Robben Island is the bleakest place
that I have ever been.
It was a place of banishment
for lepers and criminals
for centuries before it was
a prison for political activists.
You are driven around the island
and your senses are assaulted
by grim grey buildings,
wind-twisted low bushes
and the limestone quarry
where manacled prisoners laboured.
There is no colour, no sound.
In the maximum security jail
a former political prisoner
acts as your guide to the buildings.
It is a great privilege to meet
these men, imprisoned for their beliefs,
who all wear sunglasses
because their eyes were damaged
by the glare of light
in the limestone quarry.
Sobu Sokwe was only 20
when he was imprisoned for membership
of the African National Congress.
He had been on Robben Island for 5 years
when he was released in 1989,
the same year that MasterM was born.
He stood in the middle of the dormitory
detailing with great dignity
the brutal routine of prison.
He also explained how the structure of the ANC
created a community within the prison,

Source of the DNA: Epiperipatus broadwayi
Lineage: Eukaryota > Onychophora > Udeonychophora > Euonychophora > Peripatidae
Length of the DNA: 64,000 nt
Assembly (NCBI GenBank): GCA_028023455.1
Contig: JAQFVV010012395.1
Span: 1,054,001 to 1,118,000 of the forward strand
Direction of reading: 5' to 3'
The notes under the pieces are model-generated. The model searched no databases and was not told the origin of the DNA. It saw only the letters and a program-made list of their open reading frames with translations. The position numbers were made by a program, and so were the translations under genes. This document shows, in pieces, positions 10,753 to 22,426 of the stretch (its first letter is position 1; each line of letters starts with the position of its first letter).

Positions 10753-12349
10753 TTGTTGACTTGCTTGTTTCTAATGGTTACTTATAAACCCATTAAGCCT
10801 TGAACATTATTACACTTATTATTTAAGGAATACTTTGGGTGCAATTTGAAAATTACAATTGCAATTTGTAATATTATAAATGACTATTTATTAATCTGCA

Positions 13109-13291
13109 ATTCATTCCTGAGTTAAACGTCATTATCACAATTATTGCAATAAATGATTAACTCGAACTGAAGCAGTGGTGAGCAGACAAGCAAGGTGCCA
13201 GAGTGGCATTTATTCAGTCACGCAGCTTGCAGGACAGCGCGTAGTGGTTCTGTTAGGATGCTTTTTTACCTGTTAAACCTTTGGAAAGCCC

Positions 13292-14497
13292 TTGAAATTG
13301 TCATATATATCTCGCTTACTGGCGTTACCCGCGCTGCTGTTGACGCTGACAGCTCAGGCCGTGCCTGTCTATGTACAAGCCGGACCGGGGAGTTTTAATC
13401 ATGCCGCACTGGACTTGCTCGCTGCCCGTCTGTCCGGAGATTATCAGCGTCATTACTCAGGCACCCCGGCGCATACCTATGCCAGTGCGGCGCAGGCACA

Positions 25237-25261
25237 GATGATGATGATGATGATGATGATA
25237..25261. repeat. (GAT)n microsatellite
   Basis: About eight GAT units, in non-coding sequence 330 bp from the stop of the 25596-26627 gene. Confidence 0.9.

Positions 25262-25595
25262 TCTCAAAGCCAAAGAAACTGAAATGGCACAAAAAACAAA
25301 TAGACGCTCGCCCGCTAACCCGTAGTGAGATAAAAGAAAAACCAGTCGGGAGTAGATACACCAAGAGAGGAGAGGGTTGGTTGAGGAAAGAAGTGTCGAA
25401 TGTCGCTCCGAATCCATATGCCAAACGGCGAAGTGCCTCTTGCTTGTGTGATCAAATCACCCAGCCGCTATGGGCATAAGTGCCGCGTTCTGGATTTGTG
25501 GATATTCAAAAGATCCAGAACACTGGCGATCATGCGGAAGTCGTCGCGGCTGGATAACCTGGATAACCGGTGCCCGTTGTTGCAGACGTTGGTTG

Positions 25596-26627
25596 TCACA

supporting the youngest prisoners,
educating each other
and understanding political developments
in the changing world outside
from scraps of smuggled newspaper.
He took us to Nelson Mandela's cell
shown as it was in the 1960s
with only a bucket and sleeping mat.
It was impossible not to be moved.
All along the corridors there were other cells
and each one had a story,
and the spirit of a courageous man.
Our guide had told us
that the kennels for guard dogs
were twice the size of the cells
and it seemed extraordinary
that human dignity could overcome
such physical and emotional deprivation
and create a new nation
striving for equality and opportunity.
This cairn is at the entrance to the quarry
and the first stone was laid by Nelson Mandela
at a reunion of political prisoners.
It symbolises the foundation
of modern South Africa.
As we were leaving South Africa
the passport officer asked me
if I had enjoyed my stay
and I told him that we had visited
Robben Island on Freedom Day
He was very impressed
"That must have been something...
I am so proud to be South African
it is a wonderful country."